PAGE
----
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George Wolfe Plank - Gifted Gallery

George Wolfe Plank, born 1883 in Pennsylvania, was an American artist illustrator, chiefly remembered for his long-term association with Vogue Magazine, which resulted in years of covers in an Art Deco style related to that of Helen Dryden and influenced, by among others, Edmund Dulac.

Plank's work has been compared with such artists as Rackham, Dulac, Alphonse Mucha and even Gustav Klimt. His work is characterised by broad fields of bright colour setting off the mass and line of his principal figures. "His composition is clear and simple, the wealth of sartorial detail notwithstanding."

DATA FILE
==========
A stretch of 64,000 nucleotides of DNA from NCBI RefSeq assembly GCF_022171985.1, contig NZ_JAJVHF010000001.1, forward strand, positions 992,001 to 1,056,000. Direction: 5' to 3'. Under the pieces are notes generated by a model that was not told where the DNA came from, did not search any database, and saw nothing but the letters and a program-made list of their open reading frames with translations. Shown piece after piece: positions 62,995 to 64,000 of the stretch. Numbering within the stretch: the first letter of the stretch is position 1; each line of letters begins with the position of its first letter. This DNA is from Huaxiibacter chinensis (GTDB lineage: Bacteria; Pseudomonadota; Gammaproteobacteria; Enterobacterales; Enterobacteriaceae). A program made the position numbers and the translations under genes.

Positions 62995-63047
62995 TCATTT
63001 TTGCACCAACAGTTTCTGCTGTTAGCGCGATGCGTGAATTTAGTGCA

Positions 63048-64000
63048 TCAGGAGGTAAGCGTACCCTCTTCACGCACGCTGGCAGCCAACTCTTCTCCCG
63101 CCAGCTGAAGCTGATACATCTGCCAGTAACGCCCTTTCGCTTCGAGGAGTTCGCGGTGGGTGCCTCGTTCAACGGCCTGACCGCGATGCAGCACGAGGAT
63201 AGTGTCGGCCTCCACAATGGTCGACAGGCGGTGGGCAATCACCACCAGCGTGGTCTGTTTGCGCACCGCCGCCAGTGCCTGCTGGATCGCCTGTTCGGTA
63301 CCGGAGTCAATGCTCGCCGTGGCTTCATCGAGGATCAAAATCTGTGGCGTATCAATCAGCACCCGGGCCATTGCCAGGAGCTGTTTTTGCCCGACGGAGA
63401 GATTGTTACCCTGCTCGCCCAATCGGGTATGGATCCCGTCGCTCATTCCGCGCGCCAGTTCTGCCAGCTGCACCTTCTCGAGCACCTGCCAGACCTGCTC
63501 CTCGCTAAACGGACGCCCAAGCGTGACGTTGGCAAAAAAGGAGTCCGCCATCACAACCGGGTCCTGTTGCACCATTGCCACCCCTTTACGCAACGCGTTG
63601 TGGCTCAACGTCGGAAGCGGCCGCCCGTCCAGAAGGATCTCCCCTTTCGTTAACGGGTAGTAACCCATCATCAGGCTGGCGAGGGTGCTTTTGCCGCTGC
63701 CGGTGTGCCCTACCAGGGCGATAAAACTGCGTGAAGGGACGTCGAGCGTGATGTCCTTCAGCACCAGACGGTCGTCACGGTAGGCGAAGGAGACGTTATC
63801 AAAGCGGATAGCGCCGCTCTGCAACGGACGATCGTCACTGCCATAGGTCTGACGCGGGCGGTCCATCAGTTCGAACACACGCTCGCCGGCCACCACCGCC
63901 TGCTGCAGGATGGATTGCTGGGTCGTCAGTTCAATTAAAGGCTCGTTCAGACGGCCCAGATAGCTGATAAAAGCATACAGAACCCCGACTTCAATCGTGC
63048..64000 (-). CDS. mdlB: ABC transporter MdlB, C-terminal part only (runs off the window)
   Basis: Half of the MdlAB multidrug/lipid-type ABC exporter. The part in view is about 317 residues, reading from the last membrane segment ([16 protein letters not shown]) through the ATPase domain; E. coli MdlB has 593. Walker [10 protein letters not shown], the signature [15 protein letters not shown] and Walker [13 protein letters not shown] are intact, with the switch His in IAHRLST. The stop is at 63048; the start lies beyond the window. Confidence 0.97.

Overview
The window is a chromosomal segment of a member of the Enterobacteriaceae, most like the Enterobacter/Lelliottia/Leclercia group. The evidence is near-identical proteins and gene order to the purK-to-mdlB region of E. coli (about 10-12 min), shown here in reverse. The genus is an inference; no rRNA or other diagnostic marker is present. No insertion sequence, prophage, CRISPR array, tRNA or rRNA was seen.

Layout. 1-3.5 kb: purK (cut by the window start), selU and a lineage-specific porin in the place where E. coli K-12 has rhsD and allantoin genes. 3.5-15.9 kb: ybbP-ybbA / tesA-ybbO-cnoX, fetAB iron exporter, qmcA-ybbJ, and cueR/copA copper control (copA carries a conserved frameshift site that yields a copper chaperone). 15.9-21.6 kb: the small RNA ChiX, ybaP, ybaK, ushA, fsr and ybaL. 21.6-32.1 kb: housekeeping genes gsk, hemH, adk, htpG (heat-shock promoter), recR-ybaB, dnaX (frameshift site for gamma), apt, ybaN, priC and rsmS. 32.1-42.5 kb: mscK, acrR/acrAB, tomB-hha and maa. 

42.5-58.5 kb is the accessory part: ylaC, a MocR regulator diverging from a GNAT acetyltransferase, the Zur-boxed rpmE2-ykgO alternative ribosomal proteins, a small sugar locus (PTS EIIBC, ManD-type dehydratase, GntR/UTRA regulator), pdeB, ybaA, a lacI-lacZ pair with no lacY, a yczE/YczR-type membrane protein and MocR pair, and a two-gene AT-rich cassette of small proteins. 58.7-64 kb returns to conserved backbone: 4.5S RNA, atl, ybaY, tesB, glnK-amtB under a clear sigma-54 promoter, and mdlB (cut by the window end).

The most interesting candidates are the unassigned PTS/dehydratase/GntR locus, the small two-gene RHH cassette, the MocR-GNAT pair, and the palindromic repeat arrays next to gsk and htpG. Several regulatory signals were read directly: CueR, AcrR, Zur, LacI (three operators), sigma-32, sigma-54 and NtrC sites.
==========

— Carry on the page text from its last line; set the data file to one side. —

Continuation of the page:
Plank broke onto the Vogue scene with his mature style almost completely established and worked for some years with no real rivals before Helen Dryden's work matured and she became one of the most important of his colleagues. William Packer described Plank's concept of fashion as:

"Ideal, bizarre and improbable, at once adventurous and yet romantic and nostalgic".

Despite his prolific career, very is little known about him today but to learn more you can read an essay on Plank by Dominic James: Early Twentieth-Century Vogue, George Wolfe Plank and the ‘Freaks of Mayfair’. For my own article however, I will let the art speak for itself.




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